David Lawson, New York Theater Guy, Times Square Flyer Guy

Flyer Guy Picture

Update: Along with everybody else, David Lawson’s show got canceled because of the blizzard. It’s been rescheduled for Friday February 5th at 9pm.

David Lawson is a New York theater person, which is to say he makes his art for the stage, but, like thousands of others, he makes his living doing something else. He hands out flyers in Times Square, working alongside and getting to know The Painted Topless Ladies, and The Naked Cowboy (who says he makes $34,000 — a month) and Racist Elmo (who used to work for the Girl Scouts). Lawson also answers dopey questions from tourists:

“Where’s Times Square”

“You’re in Times Square”

“But where is THE ACTUAL SQUARE.”

Lawson has a B.A. in theater from Emerson College, and studied at the O’Neill National Theater Institute, and yet he stands all day long in the street like a talking billboard, while fathers pass by saying to their sons “You see that guy? That…is why you can’t drop out of school.”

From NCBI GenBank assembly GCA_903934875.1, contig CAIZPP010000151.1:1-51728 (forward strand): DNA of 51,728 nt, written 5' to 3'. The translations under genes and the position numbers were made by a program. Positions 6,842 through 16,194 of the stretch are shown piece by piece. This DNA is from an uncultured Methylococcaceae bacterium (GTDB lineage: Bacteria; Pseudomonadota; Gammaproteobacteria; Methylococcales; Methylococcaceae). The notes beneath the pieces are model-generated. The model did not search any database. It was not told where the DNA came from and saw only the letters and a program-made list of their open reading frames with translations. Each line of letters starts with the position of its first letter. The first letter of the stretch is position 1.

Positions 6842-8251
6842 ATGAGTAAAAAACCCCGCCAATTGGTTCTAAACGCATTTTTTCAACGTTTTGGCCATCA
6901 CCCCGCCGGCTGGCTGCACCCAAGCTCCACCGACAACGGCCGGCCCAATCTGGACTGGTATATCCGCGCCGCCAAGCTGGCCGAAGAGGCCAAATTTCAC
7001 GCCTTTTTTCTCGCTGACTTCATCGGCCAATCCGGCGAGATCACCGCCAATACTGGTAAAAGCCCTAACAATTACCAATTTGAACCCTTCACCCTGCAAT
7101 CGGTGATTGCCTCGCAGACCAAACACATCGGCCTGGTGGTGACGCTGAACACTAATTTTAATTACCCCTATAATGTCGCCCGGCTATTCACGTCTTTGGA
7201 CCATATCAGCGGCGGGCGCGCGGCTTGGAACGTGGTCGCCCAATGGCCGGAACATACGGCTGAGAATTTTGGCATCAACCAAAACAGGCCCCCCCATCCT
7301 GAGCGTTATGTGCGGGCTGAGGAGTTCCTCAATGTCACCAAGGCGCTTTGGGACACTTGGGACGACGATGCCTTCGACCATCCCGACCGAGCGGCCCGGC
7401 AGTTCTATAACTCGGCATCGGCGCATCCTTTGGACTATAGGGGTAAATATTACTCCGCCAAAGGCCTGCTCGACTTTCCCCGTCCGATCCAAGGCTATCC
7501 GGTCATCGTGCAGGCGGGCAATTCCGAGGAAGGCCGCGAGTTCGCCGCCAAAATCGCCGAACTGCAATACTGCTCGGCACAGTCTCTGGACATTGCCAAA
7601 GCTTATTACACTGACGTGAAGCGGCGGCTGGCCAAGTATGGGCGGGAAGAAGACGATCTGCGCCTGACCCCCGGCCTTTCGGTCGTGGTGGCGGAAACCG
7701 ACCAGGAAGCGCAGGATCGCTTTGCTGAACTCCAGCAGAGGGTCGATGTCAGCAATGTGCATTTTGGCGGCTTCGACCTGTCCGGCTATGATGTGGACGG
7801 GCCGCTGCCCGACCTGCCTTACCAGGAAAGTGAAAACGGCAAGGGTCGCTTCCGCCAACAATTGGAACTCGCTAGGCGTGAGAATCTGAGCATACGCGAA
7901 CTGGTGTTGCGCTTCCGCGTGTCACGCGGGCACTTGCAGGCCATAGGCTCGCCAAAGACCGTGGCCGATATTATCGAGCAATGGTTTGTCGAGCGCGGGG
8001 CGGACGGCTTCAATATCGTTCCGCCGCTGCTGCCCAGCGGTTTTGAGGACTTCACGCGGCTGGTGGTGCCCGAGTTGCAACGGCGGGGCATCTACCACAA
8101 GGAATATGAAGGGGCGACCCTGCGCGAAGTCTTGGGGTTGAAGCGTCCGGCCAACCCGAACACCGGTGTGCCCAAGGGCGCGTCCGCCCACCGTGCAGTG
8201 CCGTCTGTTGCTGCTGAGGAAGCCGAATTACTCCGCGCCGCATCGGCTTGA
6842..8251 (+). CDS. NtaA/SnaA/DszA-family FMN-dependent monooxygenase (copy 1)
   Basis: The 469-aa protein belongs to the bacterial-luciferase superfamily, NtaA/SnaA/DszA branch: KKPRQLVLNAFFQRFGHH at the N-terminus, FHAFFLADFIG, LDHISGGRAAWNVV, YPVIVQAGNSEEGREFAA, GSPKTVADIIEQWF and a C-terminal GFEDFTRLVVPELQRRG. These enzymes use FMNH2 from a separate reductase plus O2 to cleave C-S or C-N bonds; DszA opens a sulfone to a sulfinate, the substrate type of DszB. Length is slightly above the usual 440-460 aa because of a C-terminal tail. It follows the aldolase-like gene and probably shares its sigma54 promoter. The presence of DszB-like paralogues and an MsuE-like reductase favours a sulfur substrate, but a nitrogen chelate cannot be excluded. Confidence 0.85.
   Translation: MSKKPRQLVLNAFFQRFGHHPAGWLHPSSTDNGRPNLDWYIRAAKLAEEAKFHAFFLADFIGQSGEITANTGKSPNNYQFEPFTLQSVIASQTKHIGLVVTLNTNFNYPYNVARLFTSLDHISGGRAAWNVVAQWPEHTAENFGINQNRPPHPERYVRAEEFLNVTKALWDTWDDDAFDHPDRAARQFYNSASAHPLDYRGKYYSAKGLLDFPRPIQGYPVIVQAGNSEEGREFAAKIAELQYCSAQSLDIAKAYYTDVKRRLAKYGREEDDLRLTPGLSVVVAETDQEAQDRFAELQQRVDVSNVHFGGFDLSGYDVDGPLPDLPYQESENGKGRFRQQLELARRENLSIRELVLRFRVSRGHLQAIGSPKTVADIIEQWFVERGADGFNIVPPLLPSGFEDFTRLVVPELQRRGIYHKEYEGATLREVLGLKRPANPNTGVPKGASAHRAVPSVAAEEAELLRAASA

Lawson tells funny stories from his life as a Times Square flyer guy in “Flyer Guy,” which he will be performing at Bunga’s Den in Chelsea on Saturday, January 23rd. This is just the most recent of his one-man shows, which he has performed in cool venues all over the city — The PIT, La MaMa, Dixon Place,The Brick Theater, The Brooklyn Launchpad, Alchemical Theatre Laboratory, Videology, the Secret Theater, Astoria Bookshop, etc. — and in which he makes art out of his personal life for fun and no profit.

Your latest solo show, “Flyer Guy,” delves into one of the hottest issues facing New York theater today — the Elmos in Times Square. What’s your take?
Times_Square_Elmo_The Elmos are indeed a part of the show! While working over the years I would see the man known as Racist Elmo. It took many normal, quiet sightings of him before I saw him deliver one of the rants he is famed for on YouTube — like the one where he gets told “Hey shut up!” by Shrek.  I’m obsessed with Racist Elmo. I know that he has a Bachelor of Arts from the University of Oregon, and that he used to work for the Girl Scouts, before he got fired and then bought a $300 Elmo suit — which is furrier than the other Elmo suits in Times Square.